02 June 2012

Drone War in AfPak Hurting the US?

UK's Telegraph has an interesting editorial about how the drone war in Afghanistan is destroying the West's reputation.
There's an extended article, but it wraps thus...

Meanwhile, America refuses to apologise for killing 24 Pakistani servicemen in a botched ISAF operation. This is election year and Mr Obama, having apologised already over Koran-burning, may be nervous about a second apology, and has therefore confined himself to an expression of “regret”.
I am told by a number of credible sources that this refusal to behave decently – allied to dismay at the use of drones as the weapon of default in tribal areas – is the reason for the unusual decision of the US ambassador in Islamabad, Cameron Munter, to step down after less than two years in his post. Secretary of State Hillary Clinton – increasingly irrelevant and marginalised in an administration dominated by the partnership between Leon Panetta, the Secretary of Defence, and Petraeus – has protested but been ignored.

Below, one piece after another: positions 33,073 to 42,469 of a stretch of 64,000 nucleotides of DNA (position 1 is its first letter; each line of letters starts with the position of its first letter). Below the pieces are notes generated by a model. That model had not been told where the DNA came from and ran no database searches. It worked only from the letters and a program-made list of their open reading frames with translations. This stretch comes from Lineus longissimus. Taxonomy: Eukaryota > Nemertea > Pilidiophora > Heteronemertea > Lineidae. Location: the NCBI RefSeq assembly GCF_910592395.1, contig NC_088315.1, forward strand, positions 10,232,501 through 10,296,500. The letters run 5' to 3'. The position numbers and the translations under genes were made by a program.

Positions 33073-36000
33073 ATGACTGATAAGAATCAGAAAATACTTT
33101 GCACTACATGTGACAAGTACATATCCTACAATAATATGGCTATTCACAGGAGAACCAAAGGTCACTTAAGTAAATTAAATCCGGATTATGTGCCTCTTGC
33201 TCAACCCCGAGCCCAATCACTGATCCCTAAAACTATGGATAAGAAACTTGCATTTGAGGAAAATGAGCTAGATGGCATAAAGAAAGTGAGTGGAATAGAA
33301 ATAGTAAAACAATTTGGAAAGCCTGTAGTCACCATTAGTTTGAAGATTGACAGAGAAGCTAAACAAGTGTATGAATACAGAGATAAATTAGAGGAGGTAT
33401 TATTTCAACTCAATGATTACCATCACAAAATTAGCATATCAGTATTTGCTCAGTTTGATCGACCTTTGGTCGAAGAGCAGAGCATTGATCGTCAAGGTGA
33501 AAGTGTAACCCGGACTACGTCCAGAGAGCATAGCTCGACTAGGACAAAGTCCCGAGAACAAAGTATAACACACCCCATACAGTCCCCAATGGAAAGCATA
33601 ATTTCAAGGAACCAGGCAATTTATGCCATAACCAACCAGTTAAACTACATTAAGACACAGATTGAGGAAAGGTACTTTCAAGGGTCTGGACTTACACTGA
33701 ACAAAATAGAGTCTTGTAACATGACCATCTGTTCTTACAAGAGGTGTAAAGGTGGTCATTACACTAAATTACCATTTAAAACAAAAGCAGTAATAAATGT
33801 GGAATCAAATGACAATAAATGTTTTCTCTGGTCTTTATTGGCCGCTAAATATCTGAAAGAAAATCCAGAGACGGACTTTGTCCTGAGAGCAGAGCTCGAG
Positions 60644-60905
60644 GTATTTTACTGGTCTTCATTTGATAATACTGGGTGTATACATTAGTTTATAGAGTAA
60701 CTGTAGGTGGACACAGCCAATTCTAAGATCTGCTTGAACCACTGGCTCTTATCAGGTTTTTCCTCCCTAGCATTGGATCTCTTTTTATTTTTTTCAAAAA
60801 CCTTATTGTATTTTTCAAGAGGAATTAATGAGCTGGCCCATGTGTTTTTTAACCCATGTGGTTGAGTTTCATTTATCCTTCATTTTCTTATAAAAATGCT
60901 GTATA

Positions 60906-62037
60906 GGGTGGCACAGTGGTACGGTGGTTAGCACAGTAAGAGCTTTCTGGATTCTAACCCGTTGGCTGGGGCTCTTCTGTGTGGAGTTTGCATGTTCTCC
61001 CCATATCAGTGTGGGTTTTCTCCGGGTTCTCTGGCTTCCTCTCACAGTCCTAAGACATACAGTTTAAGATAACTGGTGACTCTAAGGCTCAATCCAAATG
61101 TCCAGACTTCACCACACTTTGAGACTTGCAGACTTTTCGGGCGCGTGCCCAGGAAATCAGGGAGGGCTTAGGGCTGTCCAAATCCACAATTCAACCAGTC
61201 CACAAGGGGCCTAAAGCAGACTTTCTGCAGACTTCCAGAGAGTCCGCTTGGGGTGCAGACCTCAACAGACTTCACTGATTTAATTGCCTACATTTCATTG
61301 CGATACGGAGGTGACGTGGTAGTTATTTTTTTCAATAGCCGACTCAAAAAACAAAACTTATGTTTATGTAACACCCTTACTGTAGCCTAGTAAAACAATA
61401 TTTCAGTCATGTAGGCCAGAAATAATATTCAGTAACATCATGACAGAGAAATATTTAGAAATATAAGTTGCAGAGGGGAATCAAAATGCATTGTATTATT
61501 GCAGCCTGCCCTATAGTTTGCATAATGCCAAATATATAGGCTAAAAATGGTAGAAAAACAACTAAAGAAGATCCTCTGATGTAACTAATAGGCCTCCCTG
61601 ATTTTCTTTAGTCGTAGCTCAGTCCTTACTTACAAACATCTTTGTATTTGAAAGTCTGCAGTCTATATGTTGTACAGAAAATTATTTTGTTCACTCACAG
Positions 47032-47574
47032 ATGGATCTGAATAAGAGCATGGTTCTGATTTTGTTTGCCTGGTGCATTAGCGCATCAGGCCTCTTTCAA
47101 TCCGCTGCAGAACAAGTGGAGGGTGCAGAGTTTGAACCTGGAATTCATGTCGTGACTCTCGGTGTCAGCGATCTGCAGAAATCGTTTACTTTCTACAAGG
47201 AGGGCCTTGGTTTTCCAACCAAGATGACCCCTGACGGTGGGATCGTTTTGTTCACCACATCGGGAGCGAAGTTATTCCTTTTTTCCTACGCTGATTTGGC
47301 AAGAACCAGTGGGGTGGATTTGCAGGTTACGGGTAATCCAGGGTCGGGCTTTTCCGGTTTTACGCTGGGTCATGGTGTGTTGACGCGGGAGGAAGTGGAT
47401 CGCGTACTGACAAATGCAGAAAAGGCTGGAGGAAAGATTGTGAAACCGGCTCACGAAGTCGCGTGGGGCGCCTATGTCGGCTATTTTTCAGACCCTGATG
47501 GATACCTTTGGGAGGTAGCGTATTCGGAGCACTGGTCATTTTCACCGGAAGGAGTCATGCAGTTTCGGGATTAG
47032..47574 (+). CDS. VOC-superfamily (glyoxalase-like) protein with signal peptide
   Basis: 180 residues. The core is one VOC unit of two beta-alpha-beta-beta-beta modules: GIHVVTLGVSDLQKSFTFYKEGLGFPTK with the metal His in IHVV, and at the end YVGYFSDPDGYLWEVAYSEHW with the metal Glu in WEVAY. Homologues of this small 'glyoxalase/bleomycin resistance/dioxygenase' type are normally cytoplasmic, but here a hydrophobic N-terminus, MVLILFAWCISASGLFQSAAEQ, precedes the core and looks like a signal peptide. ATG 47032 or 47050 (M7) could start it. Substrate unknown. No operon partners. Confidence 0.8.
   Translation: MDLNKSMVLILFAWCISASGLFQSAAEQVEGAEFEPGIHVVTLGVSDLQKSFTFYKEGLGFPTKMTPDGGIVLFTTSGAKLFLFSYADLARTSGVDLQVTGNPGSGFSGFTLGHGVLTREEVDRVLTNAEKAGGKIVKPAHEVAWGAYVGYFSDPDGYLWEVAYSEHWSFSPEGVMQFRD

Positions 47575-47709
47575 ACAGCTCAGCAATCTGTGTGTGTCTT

We need a serious public debate on drones. They are still in their infancy, but have already changed the nature of warfare. The new technology points the way, within just a few decades, to a battlefield where soldiers never die or even risk their lives, and only alleged enemies of the state, their family members, and civilians die in combat – a world straight out of the mouse’s tale in Alice in Wonderland: “ 'I’ll be judge, I’ll be jury’, said cunning old Fury. 'I’ll try the whole cause and condemn you to death.’ ” Justice as dealt out by drones cannot be reconciled with the rule of law which we say we wish to defend.
Supporters of drones – and they make up practically the entire respectable political establishment in Britain and the US – argue that they are indispensable in the fight against al-Qaeda. But plenty of very experienced voices have expressed profound qualms. The former army officer David Kilcullen, one of the architects of the 2007 Iraqi surge, has warned that drone attacks create more extremists than they eliminate. Sir Sherard Cowper-Coles, Britain’s former special representative to Afghanistan and Pakistan, is equally adamant that drone attacks are horribly counter-productive because of the hatred they have started to generate: according to a recent poll, more than two thirds of Pakistanis regard the United States as an enemy. Britain used to be popular and respected in this part of the world for our wisdom and decency. Now, thanks to our refusal to challenge American military doctrine, we are hated, too.

By: Brant

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